Even Good Penny Stocks Like Senseonics Aren’t Always Profitable

Stock Market

To call Senseonics Holdings (NYSEAMERICAN:SENS) a penny stock isn’t to say it sells for a penny. The phrase refers to any stock with a low price and low market capitalization, and SENS stock currently goes for about $2.70 per share. Such stocks are always speculative, and the low market cap makes them easy for investors to manipulate.

A woman wearing a continuous glucose monitor device holds a phone displaying a glucose monitor app.

Source: Andrew_Popov / Shutterstock.com

Senseonics makes Eversense, an implanted glucose monitor for diabetics. The latest version can take measurements for six months. The version on the market today runs for just three months, but that’s still longer than its competitors.

Senseonics went public over five years ago in March 2016. It priced its 15.8 million shares at $2.85 each. As of the morning of Dec. 2, the stock was at the same price. This doesn’t mean SENS stock has gone nowhere. There are now almost 446 million shares outstanding.

The SENS Stock Story

The Senseonics story is one of great promise, but not great results. The Dec. 2 market cap of $1.27 billion supports sales of $13.6 million over the last four quarters.

If you have severe diabetes, however, Eversense is cool. The sensor, implanted in an arm, is not much bigger than a thick grain of rice. The transmitter sits outside the arm. It is removable, rechargeable and water resistant.

It’s also pretty accurate. The data runs through a service provider called Ascensia, which was created from former units of Panasonic (OTCMKTS:PCRFY) and Bayer (OTCMKTS:BAYRY). You can see the results on a mobile app or a smart watch.

The product has gone through multiple rounds of hype and disappointment. When the hype was high, Senseonics sold stock. When disappointment came in, the price fell.

In September, Senseonics had a premarket approval supplement application before the Food and Drug Administration. The hope was that if the application was approved, sales could jump to $150 million to 200 million in a few years. As things currently stand, you’re paying $6,400 per year for the product and service.

Hopes also ran high when SENS stock was picked up by traders on Reddit. At one point in February, the shares traded at $5.56. Our Chris Markoch recently wrote about Senseonics having the potential for 10x gains in 2022.

The Penny Stock Story

I have a basic prejudice against penny stocks. That is, if these ideas are so great, why haven’t venture capitalists jumped on it? Why does management need your money to reach the market?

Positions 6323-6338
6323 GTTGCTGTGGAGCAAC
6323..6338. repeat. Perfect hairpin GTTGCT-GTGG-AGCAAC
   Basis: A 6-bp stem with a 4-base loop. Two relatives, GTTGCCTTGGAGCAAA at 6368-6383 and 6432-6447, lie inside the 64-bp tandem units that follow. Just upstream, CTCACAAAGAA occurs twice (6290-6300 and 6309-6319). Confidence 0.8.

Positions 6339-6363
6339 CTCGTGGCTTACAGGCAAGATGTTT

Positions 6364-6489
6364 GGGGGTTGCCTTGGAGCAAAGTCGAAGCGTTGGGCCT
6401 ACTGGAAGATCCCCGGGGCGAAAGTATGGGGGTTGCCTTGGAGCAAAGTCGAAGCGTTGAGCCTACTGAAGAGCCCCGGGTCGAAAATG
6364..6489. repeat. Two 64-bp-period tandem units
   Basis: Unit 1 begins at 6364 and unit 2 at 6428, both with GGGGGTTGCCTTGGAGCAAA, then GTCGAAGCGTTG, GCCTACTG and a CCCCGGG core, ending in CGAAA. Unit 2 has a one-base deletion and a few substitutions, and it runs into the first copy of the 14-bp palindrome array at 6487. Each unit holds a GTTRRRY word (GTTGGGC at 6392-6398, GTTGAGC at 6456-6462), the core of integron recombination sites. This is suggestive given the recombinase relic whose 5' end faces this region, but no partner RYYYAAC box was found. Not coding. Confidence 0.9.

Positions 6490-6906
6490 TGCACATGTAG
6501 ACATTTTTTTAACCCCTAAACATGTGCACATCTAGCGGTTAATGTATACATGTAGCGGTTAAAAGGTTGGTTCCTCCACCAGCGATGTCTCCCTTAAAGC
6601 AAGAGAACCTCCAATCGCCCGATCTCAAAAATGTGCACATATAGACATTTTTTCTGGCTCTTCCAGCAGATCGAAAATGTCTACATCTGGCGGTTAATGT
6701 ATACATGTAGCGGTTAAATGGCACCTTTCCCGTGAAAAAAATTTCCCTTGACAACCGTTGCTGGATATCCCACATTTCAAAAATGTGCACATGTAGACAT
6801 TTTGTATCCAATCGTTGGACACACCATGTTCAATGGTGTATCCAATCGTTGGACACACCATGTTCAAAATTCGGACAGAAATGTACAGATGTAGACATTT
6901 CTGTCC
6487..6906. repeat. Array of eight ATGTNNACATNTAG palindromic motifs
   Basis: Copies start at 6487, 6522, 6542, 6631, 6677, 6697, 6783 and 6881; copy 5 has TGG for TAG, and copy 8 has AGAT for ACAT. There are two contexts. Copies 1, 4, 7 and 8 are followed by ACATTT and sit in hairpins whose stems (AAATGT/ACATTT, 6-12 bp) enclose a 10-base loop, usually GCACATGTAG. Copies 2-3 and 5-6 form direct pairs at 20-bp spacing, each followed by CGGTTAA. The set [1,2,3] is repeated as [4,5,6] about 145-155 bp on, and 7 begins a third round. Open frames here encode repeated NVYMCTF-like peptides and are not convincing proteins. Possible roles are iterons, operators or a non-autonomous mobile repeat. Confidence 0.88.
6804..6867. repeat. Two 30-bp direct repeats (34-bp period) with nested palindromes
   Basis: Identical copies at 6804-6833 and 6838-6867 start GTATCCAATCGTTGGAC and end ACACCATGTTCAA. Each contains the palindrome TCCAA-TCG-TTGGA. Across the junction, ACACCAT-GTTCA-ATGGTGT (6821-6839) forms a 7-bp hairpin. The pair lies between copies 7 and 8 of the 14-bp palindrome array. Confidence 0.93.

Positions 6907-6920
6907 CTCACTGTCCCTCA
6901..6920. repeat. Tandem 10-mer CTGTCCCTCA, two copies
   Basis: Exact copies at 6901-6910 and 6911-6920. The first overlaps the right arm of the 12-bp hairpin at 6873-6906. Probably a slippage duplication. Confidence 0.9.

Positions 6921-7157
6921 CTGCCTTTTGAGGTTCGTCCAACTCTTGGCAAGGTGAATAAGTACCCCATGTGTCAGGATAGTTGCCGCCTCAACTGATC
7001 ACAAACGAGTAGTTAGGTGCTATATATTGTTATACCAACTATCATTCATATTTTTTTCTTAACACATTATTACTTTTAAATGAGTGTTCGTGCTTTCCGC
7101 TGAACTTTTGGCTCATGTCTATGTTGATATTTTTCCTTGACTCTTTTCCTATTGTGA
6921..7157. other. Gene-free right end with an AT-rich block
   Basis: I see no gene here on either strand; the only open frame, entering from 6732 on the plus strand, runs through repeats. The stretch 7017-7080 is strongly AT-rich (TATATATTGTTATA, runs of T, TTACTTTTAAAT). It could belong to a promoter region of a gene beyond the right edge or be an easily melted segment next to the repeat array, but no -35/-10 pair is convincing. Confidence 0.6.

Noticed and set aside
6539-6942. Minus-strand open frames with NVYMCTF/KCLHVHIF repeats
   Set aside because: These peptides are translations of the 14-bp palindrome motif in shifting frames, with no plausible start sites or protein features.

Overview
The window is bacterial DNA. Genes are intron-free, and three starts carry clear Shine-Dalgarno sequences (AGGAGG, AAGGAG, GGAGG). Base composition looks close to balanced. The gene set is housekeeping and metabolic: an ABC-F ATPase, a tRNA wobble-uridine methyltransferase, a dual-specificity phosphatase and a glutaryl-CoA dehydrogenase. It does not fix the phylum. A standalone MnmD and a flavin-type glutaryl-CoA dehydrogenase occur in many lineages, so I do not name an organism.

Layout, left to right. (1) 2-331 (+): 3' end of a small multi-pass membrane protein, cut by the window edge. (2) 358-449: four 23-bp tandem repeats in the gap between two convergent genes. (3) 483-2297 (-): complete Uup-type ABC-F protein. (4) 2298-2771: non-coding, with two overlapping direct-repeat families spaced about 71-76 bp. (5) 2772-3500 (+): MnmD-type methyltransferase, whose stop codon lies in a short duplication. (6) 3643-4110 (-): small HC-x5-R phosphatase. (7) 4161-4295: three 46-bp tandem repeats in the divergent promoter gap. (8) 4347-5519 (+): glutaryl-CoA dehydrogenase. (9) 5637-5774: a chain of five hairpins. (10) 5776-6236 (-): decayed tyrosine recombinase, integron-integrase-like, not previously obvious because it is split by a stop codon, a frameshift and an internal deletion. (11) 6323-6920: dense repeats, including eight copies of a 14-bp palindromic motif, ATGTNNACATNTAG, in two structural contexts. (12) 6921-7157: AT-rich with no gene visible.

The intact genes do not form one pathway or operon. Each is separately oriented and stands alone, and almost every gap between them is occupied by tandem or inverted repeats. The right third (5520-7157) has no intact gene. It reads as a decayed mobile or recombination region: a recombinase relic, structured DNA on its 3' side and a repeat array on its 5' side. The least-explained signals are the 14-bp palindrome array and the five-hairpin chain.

In the case of Senseonics, the argument is one of time. It may take a decade for the company’s approach to prove itself. Meanwhile, it faces competition from Dexcom (NASDAQ:DXCM). This rival company has endorsements from singers Nick Jonas and Patti LaBelle and costs $300 per month for a sensor that lasts 10 days. There’s also Abbott Laboratories (NYSE:ABT), which offers a system called MyFreeStyle with a sensor that lasts 14 days.

Then there’s Apple (NASDAQ:AAPL), which is rumored to have plans for a glucose monitoring system inside Version 8 of the Apple Watch, using short-wavelength infrared sensors.

Senseonics has a long-running, accurate sensor, and if insurers pick it up so the price to patients drop, sales could jump. But it’s not alone in the market.

The Bottom Line on SENS Stock

Senseonics is what I call a “good” penny stock. It’s working on a real product with serious potential. The company has been developing and refining its offering for many years, and the latest version shows promise.

But a small company can only run so fast. A surgical implant that lasts six months won’t win against a service using radio waves inside an Apple Watch.

Even if Senseonics achieves $150 million in sales, you’re still paying 10 times revenue for SENS stock. You don’t know its profitability compared to Abbott and Dexcom. Plus, Apple could blow it out of the water on costs.

The great future Senseonics promises might not arrive.

On Penny Stocks and Low-Volume Stocks: With only the rarest exceptions, InvestorPlace does not publish commentary about companies that have a market cap of less than $100 million or trade less than 100,000 shares each day. That’s because these “penny stocks” are frequently the playground for scam artists and market manipulators. If we ever do publish commentary on a low-volume stock that may be affected by our commentary, we demand that InvestorPlace.com’s writers disclose this fact and warn readers of the risks.

Read More:Penny Stocks — How to Profit Without Getting Scammed

On the date of publication, Dana Blankenhorn held a long position in AAPL. The opinions expressed in this article are those of the writer, subject to the InvestorPlace.com Publishing Guidelines.

Dana Blankenhorn has been a financial journalist since 1978. His latest book is Technology’s Big Bang: Yesterday, Today and Tomorrow with Moore’s Law, essays on technology available at the Amazon Kindle store. Follow him on Twitter at @danablankenhorn

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